Kumar Pallana is best known for his indelible performances in the three Wes Anderson-Owen Wilson movies: as Kumar the faltering safecracker in Bottle Rocket; as the enigmatic, ecstatic Mr. Littlejeans in Rushmore; and as Pagoda, the family butler in The Royal Tenenbaums.
But this is only the most recent step in an entertainment career that has spanned almost seventy years. Born in India in 1918, Pallana began as a juggler and singer, performing for small Indian communities throughout Africa. In 1946 he took his act to America, eventually appearing on several television shows, including The Mickey Mouse Show and Captain Kangaroo. Pallana also toured nightclubs in Las Vegas, Paris and Beirut, combining magic, rope tricks, comedy and plate-spinning under the name “Kumar of India.”
The interviewer had come upon Mr. Pallana’s phone number some time before, but was not sure what to do with it. The best proposal so far involved inviting him out to see Shanghai Knights, the new Owen Wilson-Jackie Chan movie. That idea had some promise, but then this interview was suggested and that seemed a little healthier.
The interview takes place on a Saturday morning in the neat, spare Oakland house where Pallana lives with his daughter Sandhya. (His son Dipak, who has also appeared in all three Anderson-Wilson movies, lives nearby.) On the bookshelf: What’s New in Magic, Central America on a Shoestring, Moby-Dick, How to Play the New Backgammon, Locke: An Essay Concerning Human Understanding, Gorilla Games. Still light on his feet at age eighty-four, Pallana sets out two mugs of chai and two slices of pound cake. When the interviewer, who had skipped breakfast, ate the cake too quickly, another slice immediately appeared.
Due to space constraints, the printed interview does not include a terrific story about a faked suicide in San Juan.
THE BELIEVER: What was one of your first big performances?
KUMAR PALLANA: Long Beach, 1955, ‘57. There used to be a very good television program called You Asked For It. They got a letter saying that somebody kisses snakes. [Laughs.] Some people wrote that about me, I don’t know. So, this program, they said, “Well, we’d like to have you.”
So they have a big studio, and they build very high, way up fifty feet or a hundred feet high, they build up a little platform. And I’m up there with four bottles and two chairs. One chair here and another chair there and two legs on and two off.
BLVR: And you stand on top?
KP: And then I do a handstand.
BLVR: On the chair! Where are the bottles? You’re holding the bottles?
BLVR: You balance the chair on the bottles?
KP: Yeah. You go up and lift the other chair and then you do the handstand. Then you drop the chair and then you come down and you pick up one bottle and now the chair is on three bottles. Then you go up again and pick up the chair and you hold it out, all the way out on the side.
In America they have a lot of very good actors. But all the circuses here, the Ringling Brothers and all those kind, most people are the Europeans or the Asians. Here you can get by because it is a different culture. You can have a nice tuxedo, a bow tie. You can get by.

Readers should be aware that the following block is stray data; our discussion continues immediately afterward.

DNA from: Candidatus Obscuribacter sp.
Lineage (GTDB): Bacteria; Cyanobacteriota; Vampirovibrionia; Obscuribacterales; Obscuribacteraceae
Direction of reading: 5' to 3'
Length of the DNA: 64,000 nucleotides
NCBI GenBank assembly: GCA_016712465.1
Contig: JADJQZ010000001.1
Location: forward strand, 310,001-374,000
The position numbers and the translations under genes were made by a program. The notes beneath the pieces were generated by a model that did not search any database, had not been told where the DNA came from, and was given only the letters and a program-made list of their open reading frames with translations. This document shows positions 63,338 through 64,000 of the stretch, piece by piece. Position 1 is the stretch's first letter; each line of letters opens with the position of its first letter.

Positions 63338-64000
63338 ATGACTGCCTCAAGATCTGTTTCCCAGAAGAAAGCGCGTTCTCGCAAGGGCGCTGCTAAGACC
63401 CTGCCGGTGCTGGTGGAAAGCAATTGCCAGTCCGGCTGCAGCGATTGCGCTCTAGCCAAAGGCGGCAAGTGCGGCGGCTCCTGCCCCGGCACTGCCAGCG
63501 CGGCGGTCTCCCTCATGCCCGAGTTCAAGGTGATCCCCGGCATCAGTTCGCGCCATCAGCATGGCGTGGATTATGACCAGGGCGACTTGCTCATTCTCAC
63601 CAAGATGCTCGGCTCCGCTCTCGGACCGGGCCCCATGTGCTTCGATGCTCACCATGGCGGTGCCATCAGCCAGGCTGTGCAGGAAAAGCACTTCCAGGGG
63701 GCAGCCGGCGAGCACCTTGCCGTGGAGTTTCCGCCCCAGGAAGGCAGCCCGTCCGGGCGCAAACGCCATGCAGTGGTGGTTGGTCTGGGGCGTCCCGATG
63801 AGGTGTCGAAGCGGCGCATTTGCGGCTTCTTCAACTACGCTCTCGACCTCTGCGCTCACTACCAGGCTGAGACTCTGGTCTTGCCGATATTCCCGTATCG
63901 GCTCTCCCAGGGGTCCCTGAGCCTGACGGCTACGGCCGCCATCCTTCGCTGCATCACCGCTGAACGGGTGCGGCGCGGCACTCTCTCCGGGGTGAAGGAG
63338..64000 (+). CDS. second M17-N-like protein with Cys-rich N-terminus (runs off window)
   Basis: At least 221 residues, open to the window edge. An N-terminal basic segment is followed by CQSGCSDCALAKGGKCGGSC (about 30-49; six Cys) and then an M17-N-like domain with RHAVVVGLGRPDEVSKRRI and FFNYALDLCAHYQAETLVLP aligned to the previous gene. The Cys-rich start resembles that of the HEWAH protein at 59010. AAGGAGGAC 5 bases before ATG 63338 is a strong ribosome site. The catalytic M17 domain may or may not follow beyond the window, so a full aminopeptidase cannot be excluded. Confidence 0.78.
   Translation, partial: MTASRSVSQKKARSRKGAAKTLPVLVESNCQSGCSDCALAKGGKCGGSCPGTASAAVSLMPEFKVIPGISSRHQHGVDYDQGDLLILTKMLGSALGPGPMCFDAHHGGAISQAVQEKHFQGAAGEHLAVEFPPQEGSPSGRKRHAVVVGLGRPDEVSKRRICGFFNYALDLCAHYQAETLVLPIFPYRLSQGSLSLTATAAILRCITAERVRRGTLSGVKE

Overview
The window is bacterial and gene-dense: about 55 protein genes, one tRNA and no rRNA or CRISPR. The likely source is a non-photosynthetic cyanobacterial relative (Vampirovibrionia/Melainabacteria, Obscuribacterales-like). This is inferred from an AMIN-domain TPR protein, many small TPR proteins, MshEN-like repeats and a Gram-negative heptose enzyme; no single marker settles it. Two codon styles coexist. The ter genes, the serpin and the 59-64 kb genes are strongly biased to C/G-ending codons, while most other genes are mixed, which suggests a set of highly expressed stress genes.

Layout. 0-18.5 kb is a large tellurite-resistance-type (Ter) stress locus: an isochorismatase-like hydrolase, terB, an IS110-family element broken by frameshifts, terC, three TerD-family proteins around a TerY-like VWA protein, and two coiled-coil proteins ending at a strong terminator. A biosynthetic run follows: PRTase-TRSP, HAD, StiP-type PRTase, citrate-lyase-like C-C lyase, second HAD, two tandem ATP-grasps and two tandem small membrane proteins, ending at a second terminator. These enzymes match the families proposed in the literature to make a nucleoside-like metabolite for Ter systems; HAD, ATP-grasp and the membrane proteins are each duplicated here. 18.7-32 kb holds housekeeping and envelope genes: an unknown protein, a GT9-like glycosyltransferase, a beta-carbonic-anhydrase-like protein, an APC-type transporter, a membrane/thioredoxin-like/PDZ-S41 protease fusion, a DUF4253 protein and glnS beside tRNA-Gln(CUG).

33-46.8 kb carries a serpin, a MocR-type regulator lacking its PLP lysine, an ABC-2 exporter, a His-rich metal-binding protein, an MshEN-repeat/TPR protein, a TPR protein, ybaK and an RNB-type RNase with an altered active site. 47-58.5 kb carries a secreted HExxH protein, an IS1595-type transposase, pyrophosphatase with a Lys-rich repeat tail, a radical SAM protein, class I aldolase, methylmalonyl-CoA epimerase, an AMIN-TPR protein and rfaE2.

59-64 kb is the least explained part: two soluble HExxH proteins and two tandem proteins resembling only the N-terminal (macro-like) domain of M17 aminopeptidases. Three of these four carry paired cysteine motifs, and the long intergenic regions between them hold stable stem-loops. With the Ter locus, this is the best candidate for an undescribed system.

BLVR: If you have a nice bow tie, that’s all you need.
KP: Yeah. [Laughs.]
BLVR: How did you get started doing all these tricks?
KP: I started when I was a small kid. You learn from other artists. Like you’re doing, you come to me. I was always looking, because you had to make a living. You couldn’t just keep juggling. You had to get ideas for something else. I thought I wanted to become a singer. But my parents were against it. They did not let me.
BLVR: They didn’t like you doing this?
KP: No, they didn’t. My father said, “Why do you go to the gymnasium to work out?” He was a businessman. He wanted me to do something for the business. Impossible.
BLVR: Because you just weren’t interested?
KP: The problem was, India was marching for freedom. Gandhi was just coming up, the Congress party was ten, twenty years old, and they wanted to kick the British out. And they have the different parties. There were especially two: one with the violence, one with the non-violence. The violent people were underground. My brother was involved with the freedom fighters, with the violence. My brother was involved and we didn’t know and then all those people were captured and we find out that they are freedom fighters. And they were violent. They used violence because in those days the Raja and Maharaja were puppets. They were using people like slavery and then all the army controlled the land.
And so I realized that I wanted to do something like this, too, for my country. I wanted to become a gymnast, and then I wanted to become a singer so I could sing the freedom song. And it didn’t work out. [Laughs.] It didn’t work out because then I realized that if you want to fight or whatever you want to do, you have to learn to survive. And my father, he lost everything.
BLVR: Because of your brother?
KP: Because of my brother. He goes everyday to court so he doesn’t go for his job. They captured our house because we are freedom fighters. So, we were kicked out from the home and we were really struggling and then I realized that I had to do something.